Chapter 2: Purpose

Study Guide and Resources

Ask Yourself

  • Can you define your purpose?
  • Do you know why your office does what it does?
  • Are you working toward or against your goals and vision?
  • How does your purpose differ as a business owner?

Ask Your Staff

  • Do you know the purpose of this office?
  • Are you clear about what our collective goals are?
  • Do each of you have your own purpose defined within this office and for your position here?
  • Are you working toward my goals?

Take Action

  • Write down your purpose, vision and goals.
  • Ask your team to write down and share their purposes with you and the team.
  • Acknowledge employees who are working toward their purpose, your purpose and the collective goals of the office.
<p id="3-ways"></p>

3 Ways to Handle an Unmotivated Employee

Unmotivated employees can bring down a whole team, so addressing the problem quickly is important.

Motivated employees are ones who love taking on a new idea and running with it. They are ones who are always looking for ways that they can contribute and help the office grow. If our entire teams could be made up of employees like this, every dentist and office manager would be happy to go to work each day.

Unfortunately, that is not always the case. Inevitably it happens that, either consistently or sporadically, a team member pushes back or is not as motivated as others on the team. Sometimes these team members were previously motivated but have lost that quality over time.

This issue can be made worse by the fact that dental offices tend to not run like most other businesses, with clear behavioral expectations and a hierarchical structure. Instead, many dental offices run more like a “family” than a business. This is fine when things are going well, but when things need to change or improve, simply “managing” a disgruntled family is not going to usually fix the problem.

The real solution is to identify unmotivated employees as quickly as possible and deal with them on an individual basis before their lack of motivation has a chance to infect the rest of the office.

1. Talk with them privately about it

How to handle an unmotivated employee imageMany times, people don’t realize what they are doing or how much it affects office morale. In this case, just having a conversation regarding the issue is enough to get them headed in the right direction. Be sure to provide actual examples of times they seemed to get in the way of an idea or when they did not really move on something when you expected them to. Find out from their perspective if they feel that they have some reason that they are holding back, and see if you can help them find a better way to show their motivation and become more of a team player.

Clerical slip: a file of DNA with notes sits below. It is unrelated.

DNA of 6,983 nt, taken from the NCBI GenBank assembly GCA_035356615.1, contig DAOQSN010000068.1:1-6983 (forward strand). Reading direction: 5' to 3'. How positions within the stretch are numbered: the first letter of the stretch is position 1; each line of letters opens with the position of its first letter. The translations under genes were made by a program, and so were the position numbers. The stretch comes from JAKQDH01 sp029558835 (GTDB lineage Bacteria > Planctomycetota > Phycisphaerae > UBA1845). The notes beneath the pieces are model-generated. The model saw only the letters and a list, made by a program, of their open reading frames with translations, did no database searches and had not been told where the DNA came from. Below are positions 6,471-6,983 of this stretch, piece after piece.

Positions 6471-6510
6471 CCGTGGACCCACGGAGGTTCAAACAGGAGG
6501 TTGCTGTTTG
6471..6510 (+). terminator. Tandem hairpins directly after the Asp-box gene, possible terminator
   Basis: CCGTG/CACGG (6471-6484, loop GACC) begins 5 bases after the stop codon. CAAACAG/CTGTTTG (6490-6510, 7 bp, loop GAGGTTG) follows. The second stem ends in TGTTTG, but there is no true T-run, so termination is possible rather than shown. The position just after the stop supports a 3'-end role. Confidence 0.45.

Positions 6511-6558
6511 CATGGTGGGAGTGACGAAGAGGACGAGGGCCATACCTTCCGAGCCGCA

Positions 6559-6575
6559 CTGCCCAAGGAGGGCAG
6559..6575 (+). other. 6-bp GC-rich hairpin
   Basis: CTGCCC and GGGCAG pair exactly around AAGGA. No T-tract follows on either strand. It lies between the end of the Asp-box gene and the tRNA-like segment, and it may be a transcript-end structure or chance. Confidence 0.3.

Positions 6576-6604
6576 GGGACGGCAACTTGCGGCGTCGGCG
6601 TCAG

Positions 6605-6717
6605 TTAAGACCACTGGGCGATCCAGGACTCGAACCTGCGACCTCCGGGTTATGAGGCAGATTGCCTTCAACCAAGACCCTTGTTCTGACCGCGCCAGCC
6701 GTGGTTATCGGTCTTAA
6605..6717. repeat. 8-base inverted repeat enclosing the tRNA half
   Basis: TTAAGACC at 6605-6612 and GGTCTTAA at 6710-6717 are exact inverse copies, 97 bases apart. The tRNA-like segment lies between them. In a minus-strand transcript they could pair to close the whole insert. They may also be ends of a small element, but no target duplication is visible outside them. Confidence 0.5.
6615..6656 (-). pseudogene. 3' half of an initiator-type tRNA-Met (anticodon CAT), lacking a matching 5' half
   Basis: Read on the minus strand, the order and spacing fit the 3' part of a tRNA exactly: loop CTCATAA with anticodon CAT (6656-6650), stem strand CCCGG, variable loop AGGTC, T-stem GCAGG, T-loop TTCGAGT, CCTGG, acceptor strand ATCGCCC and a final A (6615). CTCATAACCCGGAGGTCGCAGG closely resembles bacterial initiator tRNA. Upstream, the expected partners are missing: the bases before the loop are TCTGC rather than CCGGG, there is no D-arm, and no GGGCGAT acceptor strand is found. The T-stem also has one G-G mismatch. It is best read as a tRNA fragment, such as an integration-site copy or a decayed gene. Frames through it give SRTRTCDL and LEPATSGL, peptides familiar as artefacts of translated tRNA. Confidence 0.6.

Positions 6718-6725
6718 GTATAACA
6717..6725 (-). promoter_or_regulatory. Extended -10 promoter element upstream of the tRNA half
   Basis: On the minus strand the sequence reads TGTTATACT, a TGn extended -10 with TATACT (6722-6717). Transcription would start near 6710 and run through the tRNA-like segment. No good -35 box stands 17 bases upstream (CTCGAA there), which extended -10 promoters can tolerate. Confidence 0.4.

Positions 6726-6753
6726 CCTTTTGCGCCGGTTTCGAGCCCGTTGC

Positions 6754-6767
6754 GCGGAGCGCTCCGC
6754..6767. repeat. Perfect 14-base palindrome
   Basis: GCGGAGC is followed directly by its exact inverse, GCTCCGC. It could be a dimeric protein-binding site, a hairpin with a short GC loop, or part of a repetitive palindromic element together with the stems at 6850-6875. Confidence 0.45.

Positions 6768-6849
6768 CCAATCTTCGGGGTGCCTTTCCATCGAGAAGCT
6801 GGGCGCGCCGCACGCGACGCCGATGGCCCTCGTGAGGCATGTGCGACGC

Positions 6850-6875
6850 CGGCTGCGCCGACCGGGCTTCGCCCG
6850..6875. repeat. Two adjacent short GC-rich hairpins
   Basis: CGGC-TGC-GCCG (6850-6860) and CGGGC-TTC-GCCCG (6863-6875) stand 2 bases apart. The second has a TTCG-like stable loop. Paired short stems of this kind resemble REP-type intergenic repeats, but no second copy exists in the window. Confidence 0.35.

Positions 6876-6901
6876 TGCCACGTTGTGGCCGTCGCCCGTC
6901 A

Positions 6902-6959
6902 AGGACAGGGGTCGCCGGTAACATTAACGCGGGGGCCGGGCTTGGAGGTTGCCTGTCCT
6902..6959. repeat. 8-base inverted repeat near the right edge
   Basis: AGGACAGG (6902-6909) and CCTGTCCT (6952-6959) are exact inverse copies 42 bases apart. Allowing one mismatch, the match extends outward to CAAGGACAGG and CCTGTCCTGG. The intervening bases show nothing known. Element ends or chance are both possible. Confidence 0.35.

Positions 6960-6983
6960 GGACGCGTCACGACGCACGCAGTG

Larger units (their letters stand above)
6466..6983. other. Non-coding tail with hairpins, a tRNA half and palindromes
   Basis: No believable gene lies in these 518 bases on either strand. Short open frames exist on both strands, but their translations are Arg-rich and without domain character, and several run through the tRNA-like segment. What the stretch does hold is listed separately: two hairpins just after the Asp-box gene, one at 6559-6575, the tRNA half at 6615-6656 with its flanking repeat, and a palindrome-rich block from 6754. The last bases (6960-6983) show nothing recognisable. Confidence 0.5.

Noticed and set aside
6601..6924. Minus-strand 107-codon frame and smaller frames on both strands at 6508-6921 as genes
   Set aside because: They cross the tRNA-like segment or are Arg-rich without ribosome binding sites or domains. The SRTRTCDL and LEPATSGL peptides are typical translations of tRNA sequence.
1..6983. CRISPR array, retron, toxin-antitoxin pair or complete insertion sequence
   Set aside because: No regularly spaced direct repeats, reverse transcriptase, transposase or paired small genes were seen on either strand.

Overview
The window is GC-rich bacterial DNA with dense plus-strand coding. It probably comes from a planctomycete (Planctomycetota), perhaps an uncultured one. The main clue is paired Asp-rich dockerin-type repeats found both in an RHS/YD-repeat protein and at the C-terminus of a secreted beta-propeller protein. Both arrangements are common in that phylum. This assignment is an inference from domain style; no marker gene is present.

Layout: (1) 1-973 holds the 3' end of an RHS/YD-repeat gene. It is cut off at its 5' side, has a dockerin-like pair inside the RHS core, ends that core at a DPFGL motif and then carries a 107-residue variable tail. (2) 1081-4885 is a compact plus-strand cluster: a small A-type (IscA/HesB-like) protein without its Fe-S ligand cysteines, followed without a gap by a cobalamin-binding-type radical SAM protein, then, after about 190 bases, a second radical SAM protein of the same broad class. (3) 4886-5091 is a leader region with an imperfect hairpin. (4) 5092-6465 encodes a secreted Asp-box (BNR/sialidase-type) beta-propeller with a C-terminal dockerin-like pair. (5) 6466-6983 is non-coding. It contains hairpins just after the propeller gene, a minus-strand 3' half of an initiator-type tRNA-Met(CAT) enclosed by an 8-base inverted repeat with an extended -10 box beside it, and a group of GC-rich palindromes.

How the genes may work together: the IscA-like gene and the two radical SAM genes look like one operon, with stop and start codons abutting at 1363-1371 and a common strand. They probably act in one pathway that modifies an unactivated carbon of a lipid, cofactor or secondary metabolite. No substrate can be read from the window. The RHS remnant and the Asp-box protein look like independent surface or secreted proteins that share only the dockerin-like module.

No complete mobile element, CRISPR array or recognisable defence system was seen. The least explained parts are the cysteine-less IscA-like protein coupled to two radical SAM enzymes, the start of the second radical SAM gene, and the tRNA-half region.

2. Help them understand the “why”

For most people, understanding and accepting the reasoning behind a specific task is a huge motivator for doing well on that task. It’s too easy for members of a dental team to get annoyed or overwhelmed by all the little tasks that have to get done, and they can lose sight of the bigger picture of why each task is vital for the office and our patients.

When you talk with an unmotivated employee, make sure they understand the big picture of why each assigned task is so important. You can also address this in a bigger way by doing ongoing education for the whole team about why procedures and changes are important for patient health and office sustainability.

3. Make it clear what is at stake

Sometimes there’s one employee who just can’t seem to step it up as needed, even after one-on-one support and office-wide education. In that case, it might possibly be time to make it perfectly clear for that one team member what is at stake for them personally.

That person is being paid to do a specific job for your office, and part of the expectation of that job is to contribute at a certain level. In exchange for their contribution, they receive a stable work environment, a good paycheck, dental care, benefits or whatever else your office offers your employees. Remind them that you do not want to lose them as an employee; however, if they do not figure out a way to get more motivated and contribute at the expected level, they may not make it in this position long-term.

This discussion will usually get the person’s attention, and if they have an interest in keeping their job and staying employed, they will find a deeply buried internal motivation to improve.

<p id="success"></p>

Success for Your Dental Office: How to Take Control

I travel around the country and talk to a ton of dentists and dental teams. I hear so much about how things are so hard. Why things are not going right.